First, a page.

By Michelle Farnsworth
Trolls. Not the cute little fellas with the bright colored hair to the sky. I’m talkin’ about people online that make negative comments; going after strangers in social media posts. Or sometimes these days it doesn’t have to be a stranger, perhaps it’s a close friend or relative.
Have you noticed how negative social media has become? Our culture is slipping into the abyss with hate, fighting, and poison-tipped tongues. And when you feed the “trolls,” it’s just giving them what they want. Everyone has a right to their opinion, and you might want to share your own online, but can choosing to open up on social media be unhealthy?
Since I’m not the authority and I don’t have any training, I decided to seek a professional opinion. I reached out to Heidi Demars, founder of Mindful You-Mindful Me. I think we are on the same wavelength with this cultural grenade being hurled around on a daily basis from person to person. Heidi specializes in training people of all ages about the benefits of practicing mindfulness, which include calming, focus, centering, anger management, and impulse control.
Here’s our Q and A session:
Michelle: Heidi, have you noticed the negative nature of comments on social media?
Heidi: Yes, people have become very brave behind their screens. But I see social media as neutral. It really comes down to the user and how we use it. I think if people spent more time focusing on their intention, it would shift the tone. I ask myself, “What is my intention with this comment or post? Am I communicating to be right and point a finger, or am I trying to understand and be understood? Am I using it to promote what I love or condemn what I hate?”
M: Besides political upheaval in our world, what do you see as another issue that seems to get people worked up?
H: I think it stems from a lack of true connection. It seems counterintuitive since social media “connects” us now more than ever before, but I’m talking about true connection, to ourselves, our values, and each other. For many, social media is the only outlet to have their voice heard, so suddenly it becomes a source of power and validation.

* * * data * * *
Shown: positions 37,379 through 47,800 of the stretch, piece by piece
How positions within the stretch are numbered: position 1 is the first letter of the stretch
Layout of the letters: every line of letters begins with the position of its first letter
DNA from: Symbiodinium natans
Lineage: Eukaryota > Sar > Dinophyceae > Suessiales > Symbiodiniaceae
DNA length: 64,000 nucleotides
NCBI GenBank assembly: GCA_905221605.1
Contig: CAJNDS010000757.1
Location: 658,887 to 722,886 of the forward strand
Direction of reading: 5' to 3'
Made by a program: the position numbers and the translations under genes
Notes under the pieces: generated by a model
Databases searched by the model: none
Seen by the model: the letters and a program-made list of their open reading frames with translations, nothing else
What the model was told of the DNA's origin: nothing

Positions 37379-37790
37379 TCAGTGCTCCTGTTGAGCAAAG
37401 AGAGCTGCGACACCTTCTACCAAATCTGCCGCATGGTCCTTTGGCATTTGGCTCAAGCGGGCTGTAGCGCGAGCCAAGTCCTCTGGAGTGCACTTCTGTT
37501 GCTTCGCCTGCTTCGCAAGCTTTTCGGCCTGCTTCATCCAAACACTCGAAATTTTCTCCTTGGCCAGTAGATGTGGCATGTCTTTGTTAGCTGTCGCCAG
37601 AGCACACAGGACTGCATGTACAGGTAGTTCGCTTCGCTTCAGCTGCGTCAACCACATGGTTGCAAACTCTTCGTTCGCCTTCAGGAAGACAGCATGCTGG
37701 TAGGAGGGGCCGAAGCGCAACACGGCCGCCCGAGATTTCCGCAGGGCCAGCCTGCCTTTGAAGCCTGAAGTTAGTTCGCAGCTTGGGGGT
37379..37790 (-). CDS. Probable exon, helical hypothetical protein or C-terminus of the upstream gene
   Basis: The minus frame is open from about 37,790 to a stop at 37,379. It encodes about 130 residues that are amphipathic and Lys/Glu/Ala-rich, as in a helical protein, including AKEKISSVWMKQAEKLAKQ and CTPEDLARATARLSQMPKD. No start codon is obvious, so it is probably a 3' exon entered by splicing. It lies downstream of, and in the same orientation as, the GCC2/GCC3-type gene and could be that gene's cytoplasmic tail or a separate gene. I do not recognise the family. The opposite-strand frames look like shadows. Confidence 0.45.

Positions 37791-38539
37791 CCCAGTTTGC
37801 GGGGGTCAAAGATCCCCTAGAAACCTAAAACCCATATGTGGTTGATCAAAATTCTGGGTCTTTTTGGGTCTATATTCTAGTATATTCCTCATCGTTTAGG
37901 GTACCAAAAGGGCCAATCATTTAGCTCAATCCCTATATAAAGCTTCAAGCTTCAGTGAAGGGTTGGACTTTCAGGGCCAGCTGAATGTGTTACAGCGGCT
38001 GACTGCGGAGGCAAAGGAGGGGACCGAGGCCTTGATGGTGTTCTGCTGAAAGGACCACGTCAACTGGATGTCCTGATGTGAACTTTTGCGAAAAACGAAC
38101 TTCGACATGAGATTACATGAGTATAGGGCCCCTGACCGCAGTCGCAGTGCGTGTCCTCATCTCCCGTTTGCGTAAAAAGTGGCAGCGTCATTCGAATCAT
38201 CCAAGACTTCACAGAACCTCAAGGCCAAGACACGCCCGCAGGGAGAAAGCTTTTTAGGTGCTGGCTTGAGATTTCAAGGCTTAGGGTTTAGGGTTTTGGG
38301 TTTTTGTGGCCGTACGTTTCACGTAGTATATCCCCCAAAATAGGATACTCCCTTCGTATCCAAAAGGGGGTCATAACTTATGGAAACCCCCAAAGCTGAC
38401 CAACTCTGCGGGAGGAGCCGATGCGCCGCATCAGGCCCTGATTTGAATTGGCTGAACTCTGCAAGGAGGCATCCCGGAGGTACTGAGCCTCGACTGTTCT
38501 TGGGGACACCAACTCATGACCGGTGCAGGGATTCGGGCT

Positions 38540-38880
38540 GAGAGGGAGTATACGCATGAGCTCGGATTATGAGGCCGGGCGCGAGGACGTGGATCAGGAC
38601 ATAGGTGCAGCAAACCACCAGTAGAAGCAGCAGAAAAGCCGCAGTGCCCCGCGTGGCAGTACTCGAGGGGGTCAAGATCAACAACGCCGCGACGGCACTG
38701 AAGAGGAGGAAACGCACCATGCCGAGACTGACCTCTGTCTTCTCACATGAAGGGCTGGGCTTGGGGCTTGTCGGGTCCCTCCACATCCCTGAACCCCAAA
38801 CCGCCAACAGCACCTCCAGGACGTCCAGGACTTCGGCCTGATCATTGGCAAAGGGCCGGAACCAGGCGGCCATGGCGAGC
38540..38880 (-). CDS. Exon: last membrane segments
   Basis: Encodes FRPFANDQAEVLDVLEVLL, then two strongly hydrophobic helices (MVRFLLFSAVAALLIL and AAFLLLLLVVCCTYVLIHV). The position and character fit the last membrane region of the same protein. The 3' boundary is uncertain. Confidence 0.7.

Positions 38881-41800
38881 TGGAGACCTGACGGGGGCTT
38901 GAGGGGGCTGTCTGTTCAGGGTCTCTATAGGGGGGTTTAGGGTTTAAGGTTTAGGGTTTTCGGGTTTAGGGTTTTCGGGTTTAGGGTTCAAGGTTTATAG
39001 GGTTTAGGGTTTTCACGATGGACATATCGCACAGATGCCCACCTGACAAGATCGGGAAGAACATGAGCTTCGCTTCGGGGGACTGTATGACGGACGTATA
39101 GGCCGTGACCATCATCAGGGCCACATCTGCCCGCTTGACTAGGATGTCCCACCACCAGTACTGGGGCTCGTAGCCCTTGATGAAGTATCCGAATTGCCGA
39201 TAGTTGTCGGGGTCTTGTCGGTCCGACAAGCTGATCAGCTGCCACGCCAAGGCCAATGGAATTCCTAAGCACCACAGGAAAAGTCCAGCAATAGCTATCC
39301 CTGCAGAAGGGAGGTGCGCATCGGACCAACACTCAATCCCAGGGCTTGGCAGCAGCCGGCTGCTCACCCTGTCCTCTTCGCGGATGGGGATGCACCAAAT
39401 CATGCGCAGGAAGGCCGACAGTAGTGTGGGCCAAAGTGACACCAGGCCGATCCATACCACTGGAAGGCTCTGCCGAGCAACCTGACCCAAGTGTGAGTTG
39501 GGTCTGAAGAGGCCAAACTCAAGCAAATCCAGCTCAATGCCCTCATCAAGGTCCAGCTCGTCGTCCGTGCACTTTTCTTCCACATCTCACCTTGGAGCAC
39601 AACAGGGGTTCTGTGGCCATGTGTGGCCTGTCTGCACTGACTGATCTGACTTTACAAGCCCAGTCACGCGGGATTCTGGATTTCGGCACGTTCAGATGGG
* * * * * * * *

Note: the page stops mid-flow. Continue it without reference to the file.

M: In your daily life, how do you use social media in a positive way?
H: I decide before I post something if it will be of benefit to others. That doesn’t mean that I’m not opinionated, passionate, and outraged by what I see happening day to day, but I want to be a part of a community of people that can rise above the noise and negativity and contribute to the greater good. Being conscious with our communication is the first step in doing that.
M: What are your suggestions to help stop negativity online?
H: Be a part of the solution! Check-in before you post something by taking a simple mindful breath and ask yourself the following questions:
- Would you say this to a person if they were standing in front of you?
- Is this contributing to the solution or the noise?
- In 10 years will this really matter?
- Or my favorite, what would my grandma think of this if she read it? (Both of my grandmas were wise women and I think they would have a few words for all of us on how to behave online.)
I completely agree with all of Heidi’s questions, especially with the grandma suggestion. My grandma Florence Engstrand was an Assembly of God minister. She was cool and always got the joke, but would not be tolerant of all the online noise.
I challenge everyone to be kind. Be gentle. Be supportive and giving. Post something that brings you joy. Make a comment on someone’s post that will put a smile on their face, instead of a pit in their stomach and anger in their heart.
Heidi Demars, creator of mindfulness education and training for children, teens, educators, and organizations can be found at mindfulyoumindfulme.org.
Michelle Farnsworth is a local writer and owner of her own Younique Makeup and Skincare business. Two humans, one fur baby, and her husband Richard occupy her free time.